Obama Set to Kill Off Maine Fishing Industry to Save Already Abundant Porpoise Population
It’s an Obama world.
Maine fisherman say catching a porpoise in their nets is like hitting a deer with your car. There are an estimated 89,700 porpoises thriving in the area. But Barack Obama will force local fishermen to shut down during the crucial fall months to save these animals.
In this July 25, 2005 file photo, a porpoise leaps out of the water holding a fish while feeding in the Indian River in Titusville, Fla. Federal regulators say far too many porpoises in the Gulf of Maine are drowning in fishing gear, specifically gillnets, which triggered a provision in federal law that will close down a busy fishing ground in the Gulf of Maine to gillnets for two months this year, starting in October. (AP /Phil Sandlin, File)
Fisherman Lou Williams sees plenty of harbor porpoises, usually swimming in small pods well away from his boat, unlike the herds of lookalike dolphins that get close enough to ride his vessel’s wake.
A place Williams doesn’t see many porpoises is his nets.
“It’s a rare occasion,” said Williams, 55, who fishes out of Gloucester. “I don’t think more than a couple this year.”
But federal regulators say far too many porpoises in the Gulf of Maine are drowning in fishing gear, specifically the stationary nets that Williams and other fishermen use, called gillnets.
The estimated fatalities are so high, they triggered a provision in federal rules that will close a busy fishing ground that extends from Gloucester to southern Maine to gillnets for two months annually, starting this Oct. 1.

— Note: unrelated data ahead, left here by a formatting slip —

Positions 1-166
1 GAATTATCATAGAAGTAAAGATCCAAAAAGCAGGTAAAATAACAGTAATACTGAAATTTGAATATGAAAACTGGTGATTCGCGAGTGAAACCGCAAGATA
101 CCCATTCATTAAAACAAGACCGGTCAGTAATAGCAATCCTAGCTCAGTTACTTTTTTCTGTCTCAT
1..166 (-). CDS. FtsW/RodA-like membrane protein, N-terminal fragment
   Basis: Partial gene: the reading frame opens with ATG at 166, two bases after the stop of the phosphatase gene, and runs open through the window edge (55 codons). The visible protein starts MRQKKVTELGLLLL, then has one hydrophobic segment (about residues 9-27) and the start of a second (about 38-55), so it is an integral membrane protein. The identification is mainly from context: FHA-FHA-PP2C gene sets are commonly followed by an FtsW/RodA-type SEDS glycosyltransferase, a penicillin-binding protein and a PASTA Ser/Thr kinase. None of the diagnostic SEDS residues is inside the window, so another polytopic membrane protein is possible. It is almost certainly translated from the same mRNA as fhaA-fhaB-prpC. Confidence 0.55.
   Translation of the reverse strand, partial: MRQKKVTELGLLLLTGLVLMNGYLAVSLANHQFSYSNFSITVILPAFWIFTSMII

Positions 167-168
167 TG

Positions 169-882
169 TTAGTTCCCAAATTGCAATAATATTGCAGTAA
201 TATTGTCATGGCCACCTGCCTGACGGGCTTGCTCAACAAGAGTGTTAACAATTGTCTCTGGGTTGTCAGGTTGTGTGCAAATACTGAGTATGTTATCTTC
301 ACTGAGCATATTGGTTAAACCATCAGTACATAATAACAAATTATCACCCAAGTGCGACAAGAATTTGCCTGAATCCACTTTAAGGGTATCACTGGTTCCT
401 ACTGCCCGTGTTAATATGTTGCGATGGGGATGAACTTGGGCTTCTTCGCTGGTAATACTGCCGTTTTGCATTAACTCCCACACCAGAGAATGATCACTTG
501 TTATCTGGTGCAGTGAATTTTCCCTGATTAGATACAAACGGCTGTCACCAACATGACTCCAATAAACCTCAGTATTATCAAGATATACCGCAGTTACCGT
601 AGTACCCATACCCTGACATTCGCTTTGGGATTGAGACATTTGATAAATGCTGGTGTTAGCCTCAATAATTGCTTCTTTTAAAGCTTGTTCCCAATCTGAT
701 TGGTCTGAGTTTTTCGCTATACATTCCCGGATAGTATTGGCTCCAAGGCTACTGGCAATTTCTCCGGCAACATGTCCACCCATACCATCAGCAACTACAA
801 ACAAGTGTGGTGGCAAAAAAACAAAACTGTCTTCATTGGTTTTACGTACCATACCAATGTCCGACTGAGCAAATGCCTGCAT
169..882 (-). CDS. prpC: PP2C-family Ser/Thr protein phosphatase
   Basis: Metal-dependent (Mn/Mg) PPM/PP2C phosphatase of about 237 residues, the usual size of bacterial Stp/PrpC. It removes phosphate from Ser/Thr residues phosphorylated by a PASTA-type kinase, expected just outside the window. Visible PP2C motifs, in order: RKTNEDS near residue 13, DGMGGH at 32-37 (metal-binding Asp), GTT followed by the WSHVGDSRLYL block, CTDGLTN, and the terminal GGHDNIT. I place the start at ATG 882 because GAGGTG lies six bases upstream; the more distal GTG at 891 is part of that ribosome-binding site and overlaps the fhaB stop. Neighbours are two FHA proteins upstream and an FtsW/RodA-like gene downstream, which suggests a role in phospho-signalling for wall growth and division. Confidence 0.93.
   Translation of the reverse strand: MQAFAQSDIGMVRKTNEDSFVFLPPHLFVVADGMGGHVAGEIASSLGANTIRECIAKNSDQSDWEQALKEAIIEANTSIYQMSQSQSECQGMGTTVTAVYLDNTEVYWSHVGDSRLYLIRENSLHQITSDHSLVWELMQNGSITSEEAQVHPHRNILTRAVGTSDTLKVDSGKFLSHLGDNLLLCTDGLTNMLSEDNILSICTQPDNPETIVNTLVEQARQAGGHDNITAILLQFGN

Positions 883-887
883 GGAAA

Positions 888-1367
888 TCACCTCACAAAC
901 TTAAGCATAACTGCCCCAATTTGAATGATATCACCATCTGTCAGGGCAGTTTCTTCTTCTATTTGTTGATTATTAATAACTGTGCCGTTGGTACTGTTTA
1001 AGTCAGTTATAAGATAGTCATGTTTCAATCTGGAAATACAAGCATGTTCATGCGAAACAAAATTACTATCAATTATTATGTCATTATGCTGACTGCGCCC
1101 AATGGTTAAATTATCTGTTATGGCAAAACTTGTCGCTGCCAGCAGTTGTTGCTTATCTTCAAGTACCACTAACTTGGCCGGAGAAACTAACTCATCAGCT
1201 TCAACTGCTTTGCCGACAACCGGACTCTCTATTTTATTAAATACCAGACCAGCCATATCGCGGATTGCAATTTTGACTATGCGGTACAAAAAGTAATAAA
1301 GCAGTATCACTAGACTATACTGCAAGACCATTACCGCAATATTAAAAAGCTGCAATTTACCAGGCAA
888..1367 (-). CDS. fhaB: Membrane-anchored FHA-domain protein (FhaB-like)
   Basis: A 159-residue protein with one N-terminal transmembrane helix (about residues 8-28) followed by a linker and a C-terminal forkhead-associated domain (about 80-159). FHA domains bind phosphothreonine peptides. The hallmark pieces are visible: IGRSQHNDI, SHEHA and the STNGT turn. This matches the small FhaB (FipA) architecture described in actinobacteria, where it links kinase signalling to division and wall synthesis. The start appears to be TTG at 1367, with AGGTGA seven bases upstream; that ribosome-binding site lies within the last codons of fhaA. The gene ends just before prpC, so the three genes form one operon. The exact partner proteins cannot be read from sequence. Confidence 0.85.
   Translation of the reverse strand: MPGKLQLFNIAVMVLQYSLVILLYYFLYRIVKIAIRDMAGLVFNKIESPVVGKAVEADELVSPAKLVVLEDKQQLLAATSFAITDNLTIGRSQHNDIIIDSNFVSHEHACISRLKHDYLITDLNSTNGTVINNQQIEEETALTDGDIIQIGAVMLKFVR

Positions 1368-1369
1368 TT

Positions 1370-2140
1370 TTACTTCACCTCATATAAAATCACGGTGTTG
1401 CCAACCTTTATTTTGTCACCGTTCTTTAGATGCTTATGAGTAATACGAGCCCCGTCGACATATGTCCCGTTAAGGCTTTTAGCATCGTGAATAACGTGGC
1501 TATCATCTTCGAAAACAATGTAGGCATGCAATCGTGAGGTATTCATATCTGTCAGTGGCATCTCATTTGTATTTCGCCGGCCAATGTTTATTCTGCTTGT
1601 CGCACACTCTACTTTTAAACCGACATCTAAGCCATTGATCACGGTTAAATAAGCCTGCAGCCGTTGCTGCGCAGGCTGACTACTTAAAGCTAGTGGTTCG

Some say the fishermen bear much of the blame for the closure. The porpoise can be avoided by equipping the nets with so-called pingers, which make periodic beeps that drive the porpoises away. All gillnetters are supposed to have working pingers at the corners of each of the nets they string together, but federal regulators said fishermen who use the affected area had only a 41 percent compliance rate.
“The industry has done itself a great disfavor, at least this segment of the industry, by not going up full bore … with compliance,” said David Pierce, a member of New England Fishery Management Council.
Fishermen are trying to maintain functioning pingers, but it’s difficult to tell when the devices break down, said Mike Russo, a fisherman who spoke at a council meeting last week. The closure was coming at a terrible time for an industry struggling to survive various new restrictions, he added.
The shutdown will affect $4 million in annual revenues for an already struggling fishing industry.
The Republic reported:
Williams said everyone he knows has functioning pingers, and questioned whether there would truly be dire consequences if one or two don’t work on several strings of nets.
He also questioned the need to shut down a crucial fishing area to help a robust population of porpoise, comparing it to penalizing a driver for hitting a deer.
Williams said he lands about 50 percent of his annual catch of bottom-dwelling groundfish during October and November, when the shutdown is scheduled. According to federal numbers, fishermen pulled in about $4 million in revenues during that period over the past two years.
The loss is huge in an industry that’s fighting for its future as it faces significant cuts in key stocks such as cod in the Gulf of Maine and yellowtail flounder in Georges Bank. There’s also no obvious end to the annual closure to protect porpoise, since the requirement to reduce accidental porpoise deaths down to 70 per year looks a long way off. The team of regulators, fisherman and environmentalists that devised the closure could conceivably decide there are better alternatives to shutting down the area, but they don’t meet until this fall.